“Roy is his mother’s son,” Owen replied. “He lets his anger out when he feels it, speaks his mind and throws a punch if someone needs punching. Hershel takes after me. He tends to keep his feelings, at least the negative ones, tucked away inside where they only grow stronger. Roy can be moved to anger more easily, but when Hershel does have reason to go off he goes a lot further. The first time Roy came to see me after I left home, he ended up leaving without saying a word. Hershel, on the other hand, slugged me in the jaw on his first visit.”
Despite how humorous the image of Hershel uselessly punching Owen’s nigh-invulnerable face was, not a single chuckle slipped through the room. They all appreciated in a moment like that, when emotion was completely overrunning logic, what it said that Hershel’s first act was one of violence. And, privy to knowing the family’s history, no one could entirely fault Hershel for the reaction, least of all Owen.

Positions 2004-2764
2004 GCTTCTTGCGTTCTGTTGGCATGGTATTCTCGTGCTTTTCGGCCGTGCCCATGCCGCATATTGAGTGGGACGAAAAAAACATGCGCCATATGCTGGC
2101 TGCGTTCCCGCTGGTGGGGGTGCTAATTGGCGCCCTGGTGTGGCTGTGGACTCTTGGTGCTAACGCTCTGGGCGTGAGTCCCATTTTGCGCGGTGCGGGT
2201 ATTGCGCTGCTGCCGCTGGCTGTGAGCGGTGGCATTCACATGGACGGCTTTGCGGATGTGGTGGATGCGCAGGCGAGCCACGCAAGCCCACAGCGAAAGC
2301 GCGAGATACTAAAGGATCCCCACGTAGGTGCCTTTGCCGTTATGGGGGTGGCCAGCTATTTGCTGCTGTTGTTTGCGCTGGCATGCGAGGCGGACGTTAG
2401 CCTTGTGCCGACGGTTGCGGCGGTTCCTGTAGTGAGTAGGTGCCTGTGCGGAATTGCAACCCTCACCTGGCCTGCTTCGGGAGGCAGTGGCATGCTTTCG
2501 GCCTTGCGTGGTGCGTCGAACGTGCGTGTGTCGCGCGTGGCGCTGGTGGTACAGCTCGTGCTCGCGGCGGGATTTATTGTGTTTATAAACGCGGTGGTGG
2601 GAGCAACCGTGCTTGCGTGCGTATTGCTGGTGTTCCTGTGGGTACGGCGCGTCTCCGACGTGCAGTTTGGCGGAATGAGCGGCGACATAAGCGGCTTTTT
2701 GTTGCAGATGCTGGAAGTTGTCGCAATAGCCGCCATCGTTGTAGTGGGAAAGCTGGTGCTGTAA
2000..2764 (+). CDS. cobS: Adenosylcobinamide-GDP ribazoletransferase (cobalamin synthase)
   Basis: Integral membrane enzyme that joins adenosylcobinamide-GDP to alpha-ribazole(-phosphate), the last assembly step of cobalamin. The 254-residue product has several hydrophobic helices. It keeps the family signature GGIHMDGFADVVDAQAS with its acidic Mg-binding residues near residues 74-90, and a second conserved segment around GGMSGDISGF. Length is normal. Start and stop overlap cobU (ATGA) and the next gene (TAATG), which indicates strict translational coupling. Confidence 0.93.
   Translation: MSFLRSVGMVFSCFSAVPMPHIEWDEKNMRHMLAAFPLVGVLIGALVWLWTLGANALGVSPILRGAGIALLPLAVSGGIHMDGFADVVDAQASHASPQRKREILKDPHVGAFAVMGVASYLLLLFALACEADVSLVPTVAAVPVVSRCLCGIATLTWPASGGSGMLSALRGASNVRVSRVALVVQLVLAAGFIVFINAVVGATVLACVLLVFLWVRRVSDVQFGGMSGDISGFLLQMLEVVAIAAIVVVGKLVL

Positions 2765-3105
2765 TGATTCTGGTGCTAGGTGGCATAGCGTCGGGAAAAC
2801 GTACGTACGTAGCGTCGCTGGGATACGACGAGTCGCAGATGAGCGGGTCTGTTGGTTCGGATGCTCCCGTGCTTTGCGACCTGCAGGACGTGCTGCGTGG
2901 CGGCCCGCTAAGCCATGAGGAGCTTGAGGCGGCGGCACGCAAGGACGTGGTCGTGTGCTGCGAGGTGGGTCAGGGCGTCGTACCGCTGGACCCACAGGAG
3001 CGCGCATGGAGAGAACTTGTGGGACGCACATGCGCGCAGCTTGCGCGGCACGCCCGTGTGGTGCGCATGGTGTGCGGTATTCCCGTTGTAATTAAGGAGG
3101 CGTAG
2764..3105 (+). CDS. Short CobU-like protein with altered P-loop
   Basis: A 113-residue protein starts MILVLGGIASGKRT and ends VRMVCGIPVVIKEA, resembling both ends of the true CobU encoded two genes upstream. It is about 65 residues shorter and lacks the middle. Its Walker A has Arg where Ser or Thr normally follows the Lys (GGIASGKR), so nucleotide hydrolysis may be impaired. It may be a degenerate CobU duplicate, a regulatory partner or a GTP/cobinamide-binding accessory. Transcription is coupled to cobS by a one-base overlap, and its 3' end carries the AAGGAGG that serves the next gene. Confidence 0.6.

“That’s something to watch then,” Dean Blaine said at last. “It worked out well this time, but Roy can’t suddenly be swinging harder than he intended or holding back at an unexpected moment based on Hershel’s feelings. Especially at the rate his strength is growing, the wrong move at the wrong time could come with a cost weighed in blood.”
“Couldn’t agree more.” Owen looked over to Professor Stone. “Do you folks have some sort of idea for how to help my boys get a handle on this?”